Hypothermia and frostbite

By Leanne Cunningham - Contributing columnist



While we have not had a very cold winter thus far, one must consider that temperatures could drop very low at any given moment, which would put people at risk for hypothermia and frostbite.

Hypothermia, an abnormally low body temperature, is caused by prolonged exposure to cold temperatures. When exposed to cold temperatures, the body starts to lose heat more quickly than it is produced. With lengthy exposures, it will use its stored energy, which leads to lower body temperature. Hypothermia will affect the brain, and a person will be unable to think clearly or move well. As a result, the person will not know that it’s happening and will be unable to do anything about it. It is important to note that hypothermia can even occur at temperatures above 40 degrees Fahrenheit if a person is chilled from rain, sweat or being in water.

Most at risk for developing hypothermia are older adults with inadequate food, clothing, or heating; babies sleeping in cold bedrooms; people who remain outdoors for long periods — the homeless, hikers, hunters, etc.; people who drink alcohol or use illicit drugs.

Warning signs for hypothermia in adults include: shivering, exhaustion or feeling very tired, confusion, fumbling hands, memory loss, slurred speech and drowsiness. For babies, warning signs are bright red, cold skin and very low energy.

Hypothermia is a medical emergency and should be taken very seriously. If you see any of the above warning signs, you should take the person’s temperature. If it is below 95 degrees Fahrenheit, get the person medical help immediately. If you cannot get help immediately, follow these steps from the CDC:

· Get the person into a warm room or shelter.

· Remove any wet clothing the person is wearing.

· Warm the center of the person’s body — chest, neck, head, and groin — using an electric blanket, if available. You can also use skin-to-skin contact under loose, dry layers of blankets, clothing, towels, or sheets.

· Warm drinks can help increase body temperature, but do not give alcoholic drinks. Do not try to give beverages to an unconscious person.

· After body temperature has increased, keep the person dry and wrap their body, including their head and neck, in a warm blanket.

· Get the person proper medical attention as soon as possible.

A person with severe hypothermia may appear dead. In this scenario, perform CPR while continuing to warm his/her body. Sometimes a person with hypothermia can be successfully resuscitated.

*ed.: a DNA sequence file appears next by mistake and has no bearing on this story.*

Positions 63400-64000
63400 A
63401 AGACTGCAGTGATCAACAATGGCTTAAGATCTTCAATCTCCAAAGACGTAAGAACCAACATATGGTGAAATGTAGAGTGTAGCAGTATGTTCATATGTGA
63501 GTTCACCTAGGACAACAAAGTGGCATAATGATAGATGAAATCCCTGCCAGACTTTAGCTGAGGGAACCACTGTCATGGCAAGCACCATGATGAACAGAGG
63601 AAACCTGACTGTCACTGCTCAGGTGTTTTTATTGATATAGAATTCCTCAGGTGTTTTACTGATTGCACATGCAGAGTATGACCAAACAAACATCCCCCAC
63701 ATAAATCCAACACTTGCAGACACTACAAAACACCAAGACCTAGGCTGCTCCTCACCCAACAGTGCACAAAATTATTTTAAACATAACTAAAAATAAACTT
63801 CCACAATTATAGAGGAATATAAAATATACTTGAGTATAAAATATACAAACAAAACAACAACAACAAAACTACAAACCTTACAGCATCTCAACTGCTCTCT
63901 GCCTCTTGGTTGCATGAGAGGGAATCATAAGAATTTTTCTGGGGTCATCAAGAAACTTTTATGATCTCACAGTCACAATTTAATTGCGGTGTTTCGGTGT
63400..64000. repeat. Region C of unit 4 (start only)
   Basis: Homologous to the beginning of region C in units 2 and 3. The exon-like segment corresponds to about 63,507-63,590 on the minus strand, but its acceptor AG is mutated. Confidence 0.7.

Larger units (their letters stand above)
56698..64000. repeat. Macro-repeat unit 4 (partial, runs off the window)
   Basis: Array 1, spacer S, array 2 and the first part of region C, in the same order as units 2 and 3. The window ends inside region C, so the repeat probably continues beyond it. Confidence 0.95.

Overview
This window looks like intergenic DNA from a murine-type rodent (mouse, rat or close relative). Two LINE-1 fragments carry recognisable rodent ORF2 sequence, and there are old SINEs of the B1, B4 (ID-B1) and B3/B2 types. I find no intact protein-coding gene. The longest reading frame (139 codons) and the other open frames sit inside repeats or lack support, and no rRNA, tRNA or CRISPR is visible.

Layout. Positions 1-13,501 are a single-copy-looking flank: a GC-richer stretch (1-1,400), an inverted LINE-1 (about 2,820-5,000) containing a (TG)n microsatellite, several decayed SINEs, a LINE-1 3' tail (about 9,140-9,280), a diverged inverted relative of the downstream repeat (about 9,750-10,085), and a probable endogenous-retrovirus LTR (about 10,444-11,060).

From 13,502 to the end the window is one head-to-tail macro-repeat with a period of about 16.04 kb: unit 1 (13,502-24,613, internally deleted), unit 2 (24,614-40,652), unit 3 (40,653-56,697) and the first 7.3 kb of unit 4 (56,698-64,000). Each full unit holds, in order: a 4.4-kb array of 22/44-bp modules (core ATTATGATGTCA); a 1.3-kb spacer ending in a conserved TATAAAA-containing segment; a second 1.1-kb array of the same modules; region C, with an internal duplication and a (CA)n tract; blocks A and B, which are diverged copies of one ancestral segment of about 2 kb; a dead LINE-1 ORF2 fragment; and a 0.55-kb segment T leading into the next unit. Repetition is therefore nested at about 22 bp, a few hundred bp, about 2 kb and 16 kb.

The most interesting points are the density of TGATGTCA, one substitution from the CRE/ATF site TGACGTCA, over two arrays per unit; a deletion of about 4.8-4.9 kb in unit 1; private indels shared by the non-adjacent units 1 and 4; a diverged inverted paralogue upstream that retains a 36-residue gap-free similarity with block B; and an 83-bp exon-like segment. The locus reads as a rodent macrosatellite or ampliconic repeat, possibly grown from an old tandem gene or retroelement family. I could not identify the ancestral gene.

Frostbite, or freezing of body tissue, is also another serious complication of exposure to cold temperatures, and must be taken seriously. Body areas often affected by frostbite are ears, nose, cheeks, chin, fingers and toes. Frostbite can lead to permanent damage and amputation (the surgical removal) of affected areas. Most at risk of frostbite are those with poor circulation and those who are not properly dressed for extremely cold temperatures.

A person who has frostbite may not know they have it until someone else points it out because the frozen parts of their body are numb, but if you notice redness or pain in any skin area, get out of the cold or protect any exposed skin as frostbite may be beginning. Signs and symptoms of frostbite may include: a white or grayish-yellow skin area, skin that feels unusually firm or waxy, and numbness.

If (1) a person shows signs of frostbite, but no signs of hypothermia and (2) immediate medical care is not available, follow this CDC guidance:

· Get the person into a warm room as soon as possible.

· Unless absolutely necessary, do not walk on feet or toes that show signs of frostbite — this increases the damage.

· Do not rub the frostbitten area with snow or massage it at all. This can cause more damage.

· Put the areas affected by frostbite in warm — not hot — water (the temperature should be comfortable to the touch for unaffected parts of the body).

· If warm water is not available, warm the affected area using body heat. For example, you can use the heat of an armpit to warm frostbitten fingers.

· Do not use a heating pad, heat lamp, or the heat of a stove, fireplace, or radiator for warming. Affected areas are numb and can easily burn.

It is very important that you do not substitute these steps for proper medical care. Frostbite should also be checked by a health care provider.

So, what can you do to be protect yourself from hypothermia and frostbite? The smartest step is to be prepared for exposure to extremely cold temperatures. Prepare both your home and car for the unexpected. Also, take a CPR and/or First Aid class so that you may help others should the need arise. I would also recommend that you make it a habit to check on your neighbors and family members, including pets as they can also suffer from both hypothermia and frostbite, during the winter months.

If you would like more information on hypothermia and frostbite, some additional resources can be found through the Centers for Disease Control at CDC.gov.


By Leanne Cunningham

Contributing columnist

Leanne Cunningham is the Director of Nursing at the Meigs County Health Department.

Leanne Cunningham is the Director of Nursing at the Meigs County Health Department.